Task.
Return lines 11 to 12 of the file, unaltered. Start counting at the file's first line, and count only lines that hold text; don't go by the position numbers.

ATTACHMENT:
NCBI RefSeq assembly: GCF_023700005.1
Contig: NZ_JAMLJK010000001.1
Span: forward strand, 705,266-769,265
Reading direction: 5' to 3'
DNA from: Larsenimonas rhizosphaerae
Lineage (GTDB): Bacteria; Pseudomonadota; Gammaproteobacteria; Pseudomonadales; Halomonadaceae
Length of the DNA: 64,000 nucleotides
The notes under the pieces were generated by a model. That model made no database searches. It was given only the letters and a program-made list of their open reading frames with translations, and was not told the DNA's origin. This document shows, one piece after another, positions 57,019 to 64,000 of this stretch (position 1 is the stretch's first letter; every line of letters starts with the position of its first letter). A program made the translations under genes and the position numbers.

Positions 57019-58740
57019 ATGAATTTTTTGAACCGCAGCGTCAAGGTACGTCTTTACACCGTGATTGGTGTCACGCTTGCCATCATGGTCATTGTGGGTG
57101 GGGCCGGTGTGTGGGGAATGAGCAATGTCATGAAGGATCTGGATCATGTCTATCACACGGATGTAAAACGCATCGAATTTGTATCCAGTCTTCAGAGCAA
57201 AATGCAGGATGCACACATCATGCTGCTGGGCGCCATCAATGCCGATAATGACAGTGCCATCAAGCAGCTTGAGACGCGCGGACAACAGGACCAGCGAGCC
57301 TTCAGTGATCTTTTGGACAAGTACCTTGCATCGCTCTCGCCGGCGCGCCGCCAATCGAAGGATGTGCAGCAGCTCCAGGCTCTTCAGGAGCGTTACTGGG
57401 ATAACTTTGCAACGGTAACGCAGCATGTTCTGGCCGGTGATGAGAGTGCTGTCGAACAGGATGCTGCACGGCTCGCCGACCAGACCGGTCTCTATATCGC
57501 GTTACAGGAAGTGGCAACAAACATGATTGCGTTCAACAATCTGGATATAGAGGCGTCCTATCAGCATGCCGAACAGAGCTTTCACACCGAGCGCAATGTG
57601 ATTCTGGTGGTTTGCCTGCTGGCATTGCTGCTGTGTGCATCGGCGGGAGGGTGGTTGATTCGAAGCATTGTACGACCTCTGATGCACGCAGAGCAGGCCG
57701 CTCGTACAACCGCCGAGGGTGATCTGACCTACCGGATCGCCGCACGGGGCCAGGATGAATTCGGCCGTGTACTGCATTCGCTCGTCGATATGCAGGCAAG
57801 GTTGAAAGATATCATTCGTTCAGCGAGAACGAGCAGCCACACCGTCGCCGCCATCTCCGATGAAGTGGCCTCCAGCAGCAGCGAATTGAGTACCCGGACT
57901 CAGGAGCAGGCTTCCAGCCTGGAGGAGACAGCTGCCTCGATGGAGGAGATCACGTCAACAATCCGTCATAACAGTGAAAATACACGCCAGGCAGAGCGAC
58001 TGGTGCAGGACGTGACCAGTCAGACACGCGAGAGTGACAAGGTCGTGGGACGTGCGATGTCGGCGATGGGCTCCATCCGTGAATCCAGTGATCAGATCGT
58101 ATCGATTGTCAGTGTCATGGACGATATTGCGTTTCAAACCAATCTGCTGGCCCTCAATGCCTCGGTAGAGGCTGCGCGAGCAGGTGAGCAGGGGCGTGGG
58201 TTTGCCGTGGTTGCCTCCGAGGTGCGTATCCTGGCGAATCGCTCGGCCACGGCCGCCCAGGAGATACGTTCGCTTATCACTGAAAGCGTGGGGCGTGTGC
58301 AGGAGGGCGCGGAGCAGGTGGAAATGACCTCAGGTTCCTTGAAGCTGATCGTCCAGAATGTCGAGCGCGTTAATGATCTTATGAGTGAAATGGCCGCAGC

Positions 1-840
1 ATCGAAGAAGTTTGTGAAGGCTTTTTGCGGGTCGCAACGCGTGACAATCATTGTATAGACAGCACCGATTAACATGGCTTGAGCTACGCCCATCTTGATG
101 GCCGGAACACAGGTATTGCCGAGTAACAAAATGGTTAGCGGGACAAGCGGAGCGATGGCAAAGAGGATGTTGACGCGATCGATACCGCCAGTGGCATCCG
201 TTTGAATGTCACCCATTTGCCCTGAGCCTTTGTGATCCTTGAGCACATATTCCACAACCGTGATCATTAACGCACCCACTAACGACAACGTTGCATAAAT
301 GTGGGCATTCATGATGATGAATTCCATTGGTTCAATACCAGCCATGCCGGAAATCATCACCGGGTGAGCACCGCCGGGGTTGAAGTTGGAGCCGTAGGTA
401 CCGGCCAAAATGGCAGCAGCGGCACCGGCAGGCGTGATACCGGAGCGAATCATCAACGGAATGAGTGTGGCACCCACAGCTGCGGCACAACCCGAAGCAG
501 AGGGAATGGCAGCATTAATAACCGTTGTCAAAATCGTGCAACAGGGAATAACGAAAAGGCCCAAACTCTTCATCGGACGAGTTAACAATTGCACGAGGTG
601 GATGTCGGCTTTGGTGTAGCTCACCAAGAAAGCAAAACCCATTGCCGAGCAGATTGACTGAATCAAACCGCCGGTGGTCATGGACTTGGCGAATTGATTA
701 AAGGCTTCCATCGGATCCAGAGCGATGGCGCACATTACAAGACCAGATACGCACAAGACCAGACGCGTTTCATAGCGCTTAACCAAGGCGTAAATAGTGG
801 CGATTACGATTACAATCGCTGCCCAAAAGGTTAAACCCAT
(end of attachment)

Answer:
57101 GGGCCGGTGTGTGGGGAATGAGCAATGTCATGAAGGATCTGGATCATGTCTATCACACGGATGTAAAACGCATCGAATTTGTATCCAGTCTTCAGAGCAA
57201 AATGCAGGATGCACACATCATGCTGCTGGGCGCCATCAATGCCGATAATGACAGTGCCATCAAGCAGCTTGAGACGCGCGGACAACAGGACCAGCGAGCC